The Cancer Industry: Can We Trust It?
by lina340 on February 10, 2015 - 1:00pm
As a student in Health Sciences, it is important to recognize the ethical issues that doctors, and health care professionals are faced with in the medical industry. With the increase in development of cancer treatments, many news articles and everyday-bloggers are debating whether or not there is an actual cure for this undying disease. However, if researchers ever do find a cure for cancer, will it even be put out on the market and available to the public? The cancer industry conspiracy causes a moral dilemma that forces workers to choose between their well-being and that of the unfortunate victims of this disease.
Although there is no concrete evidence that proves whether or not this conspiracy is true, it still raises a big issue to think about. Many have argued that cancer researchers are suppressing the cure for cancer. Cancer generates over a billion dollars per year for doctors and researchers, providing them with the one essential thing they need in order to survive: money. But, the issue lies within thinking about whether or not the money is put to good use. If cancer has the power to make such large sums of money through donations alone, why hasn’t a cure been found by now? If we suppose that this conspiracy is true, and that it is all one big scam, then health care professionals are basically exploiting the deathly conditions of suffering human beings by prolonging the search for a cure.
In the point of view of the health care professionals, the ethics being applied are teleological, rather than deontological. Teleology better describes the moral dilemma medical workers are faced with. They are torn between keeping their job because it is a source of revenue, and eliminating the disease with the highest mortality rate, which would in turn cause them to lose their source of revenue. Supposing that the conspiracy is true again, their summum bonum would be to keep their jobs in order to maintain their sustainable lifestyle. This would not be a case of utilitarianism nor selected altruism. Egoism, on the other hand, which concerns oneself, better describe the position workers are put through in this situation since it is human nature to put oneself before others. Deontology would be less applicable in this scenario since it requires people to follow morally defined maxims. If all those working in the cancer industry followed all of the rules, they wouldn’t allow others to die and suffer on their account, according to the conspiracy. There is however a possible compromise.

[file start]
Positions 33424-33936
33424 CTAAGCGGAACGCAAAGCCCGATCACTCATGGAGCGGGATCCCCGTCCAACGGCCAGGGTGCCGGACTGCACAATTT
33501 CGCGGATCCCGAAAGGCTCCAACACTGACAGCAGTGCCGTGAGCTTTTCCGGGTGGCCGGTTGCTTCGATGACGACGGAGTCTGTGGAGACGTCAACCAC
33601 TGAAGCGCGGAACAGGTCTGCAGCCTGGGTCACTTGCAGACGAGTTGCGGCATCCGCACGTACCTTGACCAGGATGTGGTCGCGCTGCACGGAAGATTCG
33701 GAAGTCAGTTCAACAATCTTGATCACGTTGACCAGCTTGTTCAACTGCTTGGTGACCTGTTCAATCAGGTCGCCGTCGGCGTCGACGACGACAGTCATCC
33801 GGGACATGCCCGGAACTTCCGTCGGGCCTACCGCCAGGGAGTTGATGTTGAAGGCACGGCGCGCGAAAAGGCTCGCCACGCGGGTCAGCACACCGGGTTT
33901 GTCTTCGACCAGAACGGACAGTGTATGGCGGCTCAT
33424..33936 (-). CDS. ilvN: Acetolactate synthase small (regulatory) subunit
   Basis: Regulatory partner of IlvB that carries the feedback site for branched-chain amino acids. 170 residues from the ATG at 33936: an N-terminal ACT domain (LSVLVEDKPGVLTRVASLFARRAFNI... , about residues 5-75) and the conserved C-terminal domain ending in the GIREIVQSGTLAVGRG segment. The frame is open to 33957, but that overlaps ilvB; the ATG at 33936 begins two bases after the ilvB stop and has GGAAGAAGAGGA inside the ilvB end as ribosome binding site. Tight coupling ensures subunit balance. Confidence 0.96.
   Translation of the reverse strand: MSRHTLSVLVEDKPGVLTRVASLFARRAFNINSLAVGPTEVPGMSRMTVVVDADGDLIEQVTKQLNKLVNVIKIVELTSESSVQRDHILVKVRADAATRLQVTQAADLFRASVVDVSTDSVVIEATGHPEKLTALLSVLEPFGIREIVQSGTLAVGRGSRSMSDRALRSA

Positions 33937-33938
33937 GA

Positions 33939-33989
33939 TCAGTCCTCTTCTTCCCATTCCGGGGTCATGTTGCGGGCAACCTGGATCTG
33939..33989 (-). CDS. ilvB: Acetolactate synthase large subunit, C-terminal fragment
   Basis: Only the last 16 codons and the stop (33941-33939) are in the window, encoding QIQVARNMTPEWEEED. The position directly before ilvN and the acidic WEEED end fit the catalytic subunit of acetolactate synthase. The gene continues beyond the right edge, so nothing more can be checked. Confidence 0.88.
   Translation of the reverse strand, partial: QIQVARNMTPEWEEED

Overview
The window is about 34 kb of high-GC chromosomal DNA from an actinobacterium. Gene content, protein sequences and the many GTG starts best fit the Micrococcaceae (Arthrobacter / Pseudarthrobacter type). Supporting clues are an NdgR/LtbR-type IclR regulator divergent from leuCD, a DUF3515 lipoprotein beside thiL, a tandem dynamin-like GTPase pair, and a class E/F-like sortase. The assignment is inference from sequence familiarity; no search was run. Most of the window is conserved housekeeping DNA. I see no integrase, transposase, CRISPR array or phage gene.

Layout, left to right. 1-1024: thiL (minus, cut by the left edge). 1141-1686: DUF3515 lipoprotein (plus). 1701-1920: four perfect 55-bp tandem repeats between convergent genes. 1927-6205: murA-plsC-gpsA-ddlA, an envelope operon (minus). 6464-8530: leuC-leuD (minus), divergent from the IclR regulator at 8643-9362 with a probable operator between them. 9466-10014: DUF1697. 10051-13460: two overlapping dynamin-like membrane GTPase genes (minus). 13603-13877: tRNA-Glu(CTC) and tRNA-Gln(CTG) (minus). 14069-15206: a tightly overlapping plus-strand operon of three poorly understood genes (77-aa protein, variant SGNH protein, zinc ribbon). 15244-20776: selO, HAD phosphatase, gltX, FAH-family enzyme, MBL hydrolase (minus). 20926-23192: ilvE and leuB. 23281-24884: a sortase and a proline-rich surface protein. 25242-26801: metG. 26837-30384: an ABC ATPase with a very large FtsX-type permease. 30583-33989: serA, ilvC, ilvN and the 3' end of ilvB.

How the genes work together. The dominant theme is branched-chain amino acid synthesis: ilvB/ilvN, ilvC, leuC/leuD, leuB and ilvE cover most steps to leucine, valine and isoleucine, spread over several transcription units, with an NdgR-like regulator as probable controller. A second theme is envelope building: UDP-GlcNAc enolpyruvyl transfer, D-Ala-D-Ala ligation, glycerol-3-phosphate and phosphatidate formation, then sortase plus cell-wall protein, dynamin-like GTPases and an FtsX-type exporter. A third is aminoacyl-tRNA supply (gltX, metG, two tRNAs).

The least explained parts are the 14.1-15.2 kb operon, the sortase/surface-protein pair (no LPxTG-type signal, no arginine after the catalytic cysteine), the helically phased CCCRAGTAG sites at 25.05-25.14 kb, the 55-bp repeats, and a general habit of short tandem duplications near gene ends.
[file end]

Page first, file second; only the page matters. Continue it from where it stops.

This moral dilemma can be resolved if the health care professionals applied utilitarianism rather than egoism. By prioritizing the greatest good for the greatest number, a cure will eventually be found. This does not necessarily mean that doctors and researchers will automatically lose their jobs. Researchers can continue find new ways to improve the practicalities or efficiency of the cure. Plus, due to the high demand for a cure, the money made from the full release will ostensibly outweigh the money made from the ongoing treatments. In this case, everyone is benefited.